Interaction identified between H. pylori infection and pathogenic variants in homologous-recombination genes
By Elana Gotkine HealthDay Reporter
THURSDAY, March 30, 2023 (HealthDay News) — Helicobacter pylori (H. pylori) infection modifies the increased risk for gastric cancer associated with germline pathogenic variants in cancer-predisposing genes, according to a study published in the March 30 issue of the New England Journal of Medicine.
Yoshiaki Usui, M.D., Ph.D., from the RIKEN Center for Integrative Medical Sciences in Yokohama, Japan, and colleagues examined the association between germline pathogenic variants in 27 cancer-predisposing genes and the risk for gastric cancer among 10,426 patients with gastric cancer and 38,153 controls. In addition, the combined effect of pathogenic variants and H. pylori infection status on the risk for gastric cancer was examined; cumulative risk was calculated in 1,433 patients with gastric cancer and 5,997 controls from the Hospital-based Epidemiologic Research Program at Aichi Cancer Center (HERPACC).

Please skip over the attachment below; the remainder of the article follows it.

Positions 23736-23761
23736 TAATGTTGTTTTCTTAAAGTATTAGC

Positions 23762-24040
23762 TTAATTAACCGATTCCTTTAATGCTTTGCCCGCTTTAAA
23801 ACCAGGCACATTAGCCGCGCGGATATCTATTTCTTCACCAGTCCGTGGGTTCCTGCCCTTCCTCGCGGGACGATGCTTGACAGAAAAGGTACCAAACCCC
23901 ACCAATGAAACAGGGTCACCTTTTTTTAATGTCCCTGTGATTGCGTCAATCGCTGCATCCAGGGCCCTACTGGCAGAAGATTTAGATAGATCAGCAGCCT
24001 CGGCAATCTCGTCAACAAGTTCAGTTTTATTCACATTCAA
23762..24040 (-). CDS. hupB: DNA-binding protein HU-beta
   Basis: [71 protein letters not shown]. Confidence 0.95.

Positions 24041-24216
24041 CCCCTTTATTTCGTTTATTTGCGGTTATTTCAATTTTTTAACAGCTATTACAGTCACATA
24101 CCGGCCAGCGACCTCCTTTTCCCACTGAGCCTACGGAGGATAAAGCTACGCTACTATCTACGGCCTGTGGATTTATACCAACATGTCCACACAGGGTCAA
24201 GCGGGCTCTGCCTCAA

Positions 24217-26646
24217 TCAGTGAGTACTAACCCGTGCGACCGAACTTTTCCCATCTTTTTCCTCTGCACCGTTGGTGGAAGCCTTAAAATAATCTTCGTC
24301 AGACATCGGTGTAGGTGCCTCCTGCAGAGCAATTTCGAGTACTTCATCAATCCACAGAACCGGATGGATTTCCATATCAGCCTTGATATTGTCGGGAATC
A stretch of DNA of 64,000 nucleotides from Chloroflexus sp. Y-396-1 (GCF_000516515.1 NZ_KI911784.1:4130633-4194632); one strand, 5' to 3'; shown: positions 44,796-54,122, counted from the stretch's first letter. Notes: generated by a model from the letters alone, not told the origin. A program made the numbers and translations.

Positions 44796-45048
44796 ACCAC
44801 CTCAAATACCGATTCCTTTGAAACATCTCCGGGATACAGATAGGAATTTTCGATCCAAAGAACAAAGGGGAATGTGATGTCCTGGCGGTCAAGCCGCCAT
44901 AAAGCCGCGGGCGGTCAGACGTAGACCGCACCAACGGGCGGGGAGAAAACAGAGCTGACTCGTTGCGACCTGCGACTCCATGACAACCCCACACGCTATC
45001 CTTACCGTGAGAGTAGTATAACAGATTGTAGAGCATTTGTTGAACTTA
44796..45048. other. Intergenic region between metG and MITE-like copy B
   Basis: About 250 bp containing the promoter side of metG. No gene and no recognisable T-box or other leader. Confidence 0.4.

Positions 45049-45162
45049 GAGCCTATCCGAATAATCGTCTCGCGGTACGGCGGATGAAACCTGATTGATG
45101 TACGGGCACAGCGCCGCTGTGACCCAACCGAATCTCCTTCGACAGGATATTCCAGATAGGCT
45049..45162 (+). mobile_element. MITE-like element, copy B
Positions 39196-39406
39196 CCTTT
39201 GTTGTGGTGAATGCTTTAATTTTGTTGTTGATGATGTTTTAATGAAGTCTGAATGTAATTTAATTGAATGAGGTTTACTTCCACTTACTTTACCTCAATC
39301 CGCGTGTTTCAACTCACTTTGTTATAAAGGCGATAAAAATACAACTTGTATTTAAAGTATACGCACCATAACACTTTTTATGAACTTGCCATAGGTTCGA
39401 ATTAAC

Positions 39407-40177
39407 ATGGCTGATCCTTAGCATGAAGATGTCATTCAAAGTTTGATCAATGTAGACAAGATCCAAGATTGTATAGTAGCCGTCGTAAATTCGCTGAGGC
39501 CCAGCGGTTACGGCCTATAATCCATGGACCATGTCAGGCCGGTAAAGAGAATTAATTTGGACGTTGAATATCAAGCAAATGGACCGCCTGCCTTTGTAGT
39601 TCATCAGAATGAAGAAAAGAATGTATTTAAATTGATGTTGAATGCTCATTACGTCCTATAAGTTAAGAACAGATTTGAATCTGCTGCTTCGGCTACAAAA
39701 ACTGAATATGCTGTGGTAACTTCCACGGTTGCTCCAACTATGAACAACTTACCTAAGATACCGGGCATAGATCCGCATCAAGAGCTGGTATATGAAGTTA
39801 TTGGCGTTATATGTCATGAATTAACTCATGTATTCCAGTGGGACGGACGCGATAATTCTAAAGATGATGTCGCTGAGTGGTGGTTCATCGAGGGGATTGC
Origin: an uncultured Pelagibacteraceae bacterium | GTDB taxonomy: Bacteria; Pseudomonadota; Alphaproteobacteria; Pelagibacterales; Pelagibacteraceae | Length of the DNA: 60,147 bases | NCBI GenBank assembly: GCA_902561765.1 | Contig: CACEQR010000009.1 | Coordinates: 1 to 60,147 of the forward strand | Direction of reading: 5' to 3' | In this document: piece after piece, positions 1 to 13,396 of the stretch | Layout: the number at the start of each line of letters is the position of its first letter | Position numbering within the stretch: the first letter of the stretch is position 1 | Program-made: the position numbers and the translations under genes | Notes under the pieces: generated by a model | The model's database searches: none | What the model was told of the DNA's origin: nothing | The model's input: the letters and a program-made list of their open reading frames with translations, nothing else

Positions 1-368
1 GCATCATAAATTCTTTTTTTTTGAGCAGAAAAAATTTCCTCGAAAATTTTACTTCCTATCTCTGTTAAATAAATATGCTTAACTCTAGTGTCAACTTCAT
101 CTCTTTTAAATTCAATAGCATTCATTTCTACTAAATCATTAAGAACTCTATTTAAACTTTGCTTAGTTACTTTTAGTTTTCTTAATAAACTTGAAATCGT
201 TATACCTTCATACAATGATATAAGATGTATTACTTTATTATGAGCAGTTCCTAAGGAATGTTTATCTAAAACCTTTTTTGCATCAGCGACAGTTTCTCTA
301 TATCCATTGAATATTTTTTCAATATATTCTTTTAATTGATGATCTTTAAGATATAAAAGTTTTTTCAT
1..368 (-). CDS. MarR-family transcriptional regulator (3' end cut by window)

The researchers found that germline pathogenic variants in nine genes were associated with gastric cancer risk. With respect to the risk for gastric cancer in HERPACC, there was an interaction observed between H. pylori infection and pathogenic variants in homologous-recombination genes (relative excess risk due to the interaction, 16.01). Compared with noncarriers infected with H. pylori, individuals with H. pylori infection and a pathogenic variant had a higher cumulative risk for gastric cancer at age 85 years (45.5 versus 14.4 percent).
“Our results suggest that in persons known to carry a pathogenic variant in a homologous-recombination gene, evaluation and eradication of H. pylori infection may be particularly important,” the authors write.
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